The pockmarked concrete sign of Substation #2 over the control room that faces the highway.
It’s a straight view from the projection booth to the stage, but hell of a walk. At a fast pace, I think it would take 10 minutes to walk from this spot to the chair. Behind the curtains is a big white screen, so the theatre could be used for either stagework or moving pictures. The two projectors are set up for 3D movies right now–hence the little switch below the window–a Polaroid 3D synchronizer. Cool, huh?
A little sheet metal box somehow made it back home.
This building looked like some sort of office.
Powdered coal would sit in these hoppers before they get mixed with water to make a slurry. Then the mixture is injected into the firebox and ignited to make a coal-powered flamethrower capable of boiling water very quickly.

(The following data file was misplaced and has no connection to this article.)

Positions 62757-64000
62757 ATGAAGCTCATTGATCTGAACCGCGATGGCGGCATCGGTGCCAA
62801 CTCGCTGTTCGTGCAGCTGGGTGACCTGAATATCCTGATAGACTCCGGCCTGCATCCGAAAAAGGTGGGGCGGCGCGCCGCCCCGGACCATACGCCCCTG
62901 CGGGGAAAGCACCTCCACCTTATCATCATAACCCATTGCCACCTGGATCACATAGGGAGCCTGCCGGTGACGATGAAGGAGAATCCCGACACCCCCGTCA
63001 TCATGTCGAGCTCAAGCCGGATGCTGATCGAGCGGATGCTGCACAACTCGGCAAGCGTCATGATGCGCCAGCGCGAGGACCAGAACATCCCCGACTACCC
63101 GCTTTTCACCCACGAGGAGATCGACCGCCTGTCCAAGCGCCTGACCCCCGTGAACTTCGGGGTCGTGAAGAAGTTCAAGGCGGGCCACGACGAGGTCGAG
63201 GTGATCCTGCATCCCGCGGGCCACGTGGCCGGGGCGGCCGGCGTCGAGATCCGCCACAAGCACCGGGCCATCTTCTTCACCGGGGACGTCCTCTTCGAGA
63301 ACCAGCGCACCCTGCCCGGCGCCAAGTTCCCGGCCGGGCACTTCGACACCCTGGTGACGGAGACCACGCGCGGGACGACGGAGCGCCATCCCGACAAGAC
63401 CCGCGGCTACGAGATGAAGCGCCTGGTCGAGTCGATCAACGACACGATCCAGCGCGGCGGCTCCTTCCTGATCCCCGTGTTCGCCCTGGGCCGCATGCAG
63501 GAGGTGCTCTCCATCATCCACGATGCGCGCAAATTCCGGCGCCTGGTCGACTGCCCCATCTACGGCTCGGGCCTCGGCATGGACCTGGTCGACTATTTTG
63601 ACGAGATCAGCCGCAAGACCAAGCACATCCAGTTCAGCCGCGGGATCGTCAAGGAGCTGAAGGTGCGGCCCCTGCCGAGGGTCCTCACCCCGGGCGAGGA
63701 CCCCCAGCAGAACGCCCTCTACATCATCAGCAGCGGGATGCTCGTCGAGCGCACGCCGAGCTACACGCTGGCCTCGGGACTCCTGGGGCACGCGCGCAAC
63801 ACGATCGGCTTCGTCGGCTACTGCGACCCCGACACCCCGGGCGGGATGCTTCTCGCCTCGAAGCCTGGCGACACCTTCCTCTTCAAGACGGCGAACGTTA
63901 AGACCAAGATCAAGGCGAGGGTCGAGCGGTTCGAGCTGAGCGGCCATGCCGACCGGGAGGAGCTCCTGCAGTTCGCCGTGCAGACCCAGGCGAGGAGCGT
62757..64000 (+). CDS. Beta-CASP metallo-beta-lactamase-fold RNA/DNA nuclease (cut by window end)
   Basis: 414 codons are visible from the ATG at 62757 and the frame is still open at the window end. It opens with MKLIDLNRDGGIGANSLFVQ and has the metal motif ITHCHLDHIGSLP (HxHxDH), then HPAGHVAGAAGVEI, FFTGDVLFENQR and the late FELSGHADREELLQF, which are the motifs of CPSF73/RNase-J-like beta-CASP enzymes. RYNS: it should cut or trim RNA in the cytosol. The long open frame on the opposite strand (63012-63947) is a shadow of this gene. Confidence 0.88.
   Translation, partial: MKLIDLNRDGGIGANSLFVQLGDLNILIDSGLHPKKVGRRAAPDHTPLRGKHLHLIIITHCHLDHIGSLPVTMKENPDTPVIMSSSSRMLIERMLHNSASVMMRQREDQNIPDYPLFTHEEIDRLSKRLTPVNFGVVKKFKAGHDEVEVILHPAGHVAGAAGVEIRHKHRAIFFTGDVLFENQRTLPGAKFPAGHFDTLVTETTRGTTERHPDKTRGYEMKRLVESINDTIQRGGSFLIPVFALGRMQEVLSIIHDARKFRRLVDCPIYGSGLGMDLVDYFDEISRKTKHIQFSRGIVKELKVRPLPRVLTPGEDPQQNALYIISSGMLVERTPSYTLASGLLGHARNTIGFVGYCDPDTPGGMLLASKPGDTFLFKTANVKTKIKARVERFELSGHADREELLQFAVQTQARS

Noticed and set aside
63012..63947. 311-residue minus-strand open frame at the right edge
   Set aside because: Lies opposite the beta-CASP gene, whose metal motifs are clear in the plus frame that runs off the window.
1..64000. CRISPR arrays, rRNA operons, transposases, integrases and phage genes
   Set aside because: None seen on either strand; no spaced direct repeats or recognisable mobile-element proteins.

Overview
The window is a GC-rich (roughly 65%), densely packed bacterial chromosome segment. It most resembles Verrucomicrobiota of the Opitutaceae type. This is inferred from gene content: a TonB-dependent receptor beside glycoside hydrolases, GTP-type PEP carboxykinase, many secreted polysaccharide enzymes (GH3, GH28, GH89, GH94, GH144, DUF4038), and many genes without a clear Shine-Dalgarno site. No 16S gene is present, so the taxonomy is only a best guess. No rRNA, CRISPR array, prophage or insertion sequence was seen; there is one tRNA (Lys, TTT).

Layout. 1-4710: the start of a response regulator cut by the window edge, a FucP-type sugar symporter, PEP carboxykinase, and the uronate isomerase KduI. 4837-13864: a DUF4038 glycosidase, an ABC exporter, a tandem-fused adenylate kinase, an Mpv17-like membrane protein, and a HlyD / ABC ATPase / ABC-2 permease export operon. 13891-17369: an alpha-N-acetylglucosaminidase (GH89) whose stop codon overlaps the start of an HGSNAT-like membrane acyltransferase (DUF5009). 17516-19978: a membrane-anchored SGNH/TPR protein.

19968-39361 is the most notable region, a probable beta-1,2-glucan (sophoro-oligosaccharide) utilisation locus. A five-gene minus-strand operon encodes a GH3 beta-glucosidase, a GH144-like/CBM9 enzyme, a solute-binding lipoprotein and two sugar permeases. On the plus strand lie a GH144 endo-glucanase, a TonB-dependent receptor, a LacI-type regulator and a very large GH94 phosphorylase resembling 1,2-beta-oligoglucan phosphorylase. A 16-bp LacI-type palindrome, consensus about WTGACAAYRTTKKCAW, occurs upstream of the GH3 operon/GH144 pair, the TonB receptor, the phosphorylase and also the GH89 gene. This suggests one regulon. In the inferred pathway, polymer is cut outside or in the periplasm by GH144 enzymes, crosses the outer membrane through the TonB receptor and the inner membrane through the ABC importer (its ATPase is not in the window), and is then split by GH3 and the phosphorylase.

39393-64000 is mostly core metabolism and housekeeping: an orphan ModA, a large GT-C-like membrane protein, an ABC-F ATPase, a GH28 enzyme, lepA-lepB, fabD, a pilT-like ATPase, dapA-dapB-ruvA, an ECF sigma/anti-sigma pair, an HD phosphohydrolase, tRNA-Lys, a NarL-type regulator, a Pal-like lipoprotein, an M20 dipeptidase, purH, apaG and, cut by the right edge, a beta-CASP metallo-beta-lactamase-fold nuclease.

“What’s that diamond thingy on the Pilot House?” you ask? It’s a 1920s-era radio transmission direction finder, a pre-radar navigation aid. Lit with diffused flash.
An abandoned house at Tilston, MB.
A facade that tells the story of demolition and neglect. The sign on the garage door indicates that if one finds themselves there, that they enter the buildings at their own risk. If only property owners in the US took this philosophy!
The Barker turning around before it backed into Tac Harbor to unload coal for Minnesota Power.